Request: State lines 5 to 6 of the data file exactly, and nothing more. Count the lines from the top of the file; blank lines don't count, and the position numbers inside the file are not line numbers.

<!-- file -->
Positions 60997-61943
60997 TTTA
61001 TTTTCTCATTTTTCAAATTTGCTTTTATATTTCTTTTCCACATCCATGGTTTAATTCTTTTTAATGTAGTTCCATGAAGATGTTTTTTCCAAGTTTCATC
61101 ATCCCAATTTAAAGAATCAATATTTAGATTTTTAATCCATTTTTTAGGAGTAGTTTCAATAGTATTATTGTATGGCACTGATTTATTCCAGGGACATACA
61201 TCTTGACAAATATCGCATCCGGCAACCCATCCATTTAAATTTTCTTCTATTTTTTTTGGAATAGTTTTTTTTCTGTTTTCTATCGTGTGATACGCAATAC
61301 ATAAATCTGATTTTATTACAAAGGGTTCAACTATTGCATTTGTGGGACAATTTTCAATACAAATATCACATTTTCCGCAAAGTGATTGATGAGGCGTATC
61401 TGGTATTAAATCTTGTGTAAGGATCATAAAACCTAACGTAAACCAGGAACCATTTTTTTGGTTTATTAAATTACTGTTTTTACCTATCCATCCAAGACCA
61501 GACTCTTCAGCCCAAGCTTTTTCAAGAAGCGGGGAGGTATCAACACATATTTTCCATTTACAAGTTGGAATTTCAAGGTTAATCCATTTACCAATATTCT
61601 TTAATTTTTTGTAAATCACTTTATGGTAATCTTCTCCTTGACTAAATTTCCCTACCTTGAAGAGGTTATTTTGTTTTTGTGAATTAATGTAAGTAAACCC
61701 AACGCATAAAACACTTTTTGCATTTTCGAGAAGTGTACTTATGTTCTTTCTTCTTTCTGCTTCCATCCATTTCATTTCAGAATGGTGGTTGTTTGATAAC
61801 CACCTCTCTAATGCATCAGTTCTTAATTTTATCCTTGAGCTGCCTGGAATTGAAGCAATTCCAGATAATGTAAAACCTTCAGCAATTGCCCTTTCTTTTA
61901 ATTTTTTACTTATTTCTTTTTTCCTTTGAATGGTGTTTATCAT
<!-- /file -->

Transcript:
61201 TCTTGACAAATATCGCATCCGGCAACCCATCCATTTAAATTTTCTTCTATTTTTTTTGGAATAGTTTTTTTTCTGTTTTCTATCGTGTGATACGCAATAC
61301 ATAAATCTGATTTTATTACAAAGGGTTCAACTATTGCATTTGTGGGACAATTTTCAATACAAATATCACATTTTCCGCAAAGTGATTGATGAGGCGTATC